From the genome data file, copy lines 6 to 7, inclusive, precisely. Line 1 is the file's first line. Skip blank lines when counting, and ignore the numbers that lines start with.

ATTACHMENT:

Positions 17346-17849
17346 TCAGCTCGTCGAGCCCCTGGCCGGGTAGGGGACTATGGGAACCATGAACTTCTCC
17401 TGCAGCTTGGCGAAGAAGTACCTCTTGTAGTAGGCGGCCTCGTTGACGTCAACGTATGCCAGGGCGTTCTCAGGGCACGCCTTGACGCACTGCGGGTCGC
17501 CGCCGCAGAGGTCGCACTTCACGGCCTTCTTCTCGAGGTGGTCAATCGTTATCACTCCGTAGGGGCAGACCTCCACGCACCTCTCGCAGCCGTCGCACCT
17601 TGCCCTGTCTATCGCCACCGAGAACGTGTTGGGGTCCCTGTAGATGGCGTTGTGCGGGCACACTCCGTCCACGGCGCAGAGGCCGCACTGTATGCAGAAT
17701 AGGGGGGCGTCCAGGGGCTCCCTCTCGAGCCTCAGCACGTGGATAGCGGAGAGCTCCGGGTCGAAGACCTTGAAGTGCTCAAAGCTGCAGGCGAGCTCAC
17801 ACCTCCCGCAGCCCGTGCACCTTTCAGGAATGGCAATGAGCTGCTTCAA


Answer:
17701 AGGGGGGCGTCCAGGGGCTCCCTCTCGAGCCTCAGCACGTGGATAGCGGAGAGCTCCGGGTCGAAGACCTTGAAGTGCTCAAAGCTGCAGGCGAGCTCAC
17801 ACCTCCCGCAGCCCGTGCACCTTTCAGGAATGGCAATGAGCTGCTTCAA